Recently I attended an American Libraries webinar on The Future of Libraries. Among the many topics that were discussed was the idea that libraries need to get out of the stacks and into the community. Many libraries already support organizations within the community, whether it’s through hosting events or posting informational pamphlets about these local organizations. However this idea explores how the library can leave the building and help the community.
Salt Lake City Public Library is trying to do just that. Since 2011, they have been fighting the battle against illiteracy in early childhood with great results. “The library system’s Smart Start program, a community outreach project that serves more than 1,000 children each month, aims to cultivate children’s love of reading while giving parents and teachers necessary literacy-building tools.” (Oligschlaeger 2015)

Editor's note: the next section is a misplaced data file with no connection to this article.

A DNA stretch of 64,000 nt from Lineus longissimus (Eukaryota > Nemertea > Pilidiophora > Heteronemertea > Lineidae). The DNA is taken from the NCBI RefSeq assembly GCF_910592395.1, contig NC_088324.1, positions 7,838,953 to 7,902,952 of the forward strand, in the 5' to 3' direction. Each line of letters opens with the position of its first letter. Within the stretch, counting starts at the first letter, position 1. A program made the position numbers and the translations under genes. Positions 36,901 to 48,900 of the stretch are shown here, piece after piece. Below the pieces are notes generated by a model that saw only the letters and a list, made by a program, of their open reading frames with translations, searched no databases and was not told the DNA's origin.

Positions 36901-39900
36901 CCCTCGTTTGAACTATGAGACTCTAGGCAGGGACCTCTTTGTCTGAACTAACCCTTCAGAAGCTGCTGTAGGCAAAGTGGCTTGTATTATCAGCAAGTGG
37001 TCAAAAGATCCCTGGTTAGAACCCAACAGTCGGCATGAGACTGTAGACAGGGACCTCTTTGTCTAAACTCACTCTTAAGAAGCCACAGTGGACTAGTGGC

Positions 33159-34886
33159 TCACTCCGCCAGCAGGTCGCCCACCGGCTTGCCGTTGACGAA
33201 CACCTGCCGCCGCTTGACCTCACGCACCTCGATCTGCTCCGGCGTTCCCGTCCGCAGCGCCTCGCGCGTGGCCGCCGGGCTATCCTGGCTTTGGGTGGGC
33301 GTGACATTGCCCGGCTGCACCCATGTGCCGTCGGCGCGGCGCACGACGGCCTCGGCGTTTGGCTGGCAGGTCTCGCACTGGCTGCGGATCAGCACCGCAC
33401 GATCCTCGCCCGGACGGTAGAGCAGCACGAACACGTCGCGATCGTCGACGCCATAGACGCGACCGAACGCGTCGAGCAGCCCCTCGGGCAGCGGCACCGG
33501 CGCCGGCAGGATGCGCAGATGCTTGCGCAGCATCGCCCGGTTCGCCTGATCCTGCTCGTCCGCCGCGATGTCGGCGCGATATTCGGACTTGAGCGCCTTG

Smart Start is active in seventy low-income classrooms throughout Salt Lake City. There are currently twelve librarians on staff who participate in the program. Basically they take breaks from their daily library jobs to travel to schools and programs, inviting the kids to participate in a full story-time and a selection of picture books. The classrooms range from pre-K to Head Start. “Smart Start’s reach also stretches beyond the classroom. Librarians regularly bring story-time presentations to children staying at The Road Home, the YWCA women’s shelter, and Odyssey House, a rehabilitation center with residential family programs.” (Oligschlaeger 2015)
One of the librarians who participates has said that he hopes the program will spur a ripple effect in other outreach areas, and I agree. Every library has its own niche with which to help the community. I work at an art reference library, and would love to create an outreach program that will help bring art into schools that may not have the funds for art education. I’d love to hear more about library outreach programs. Where does your library go in the community? Share your stories in the comments.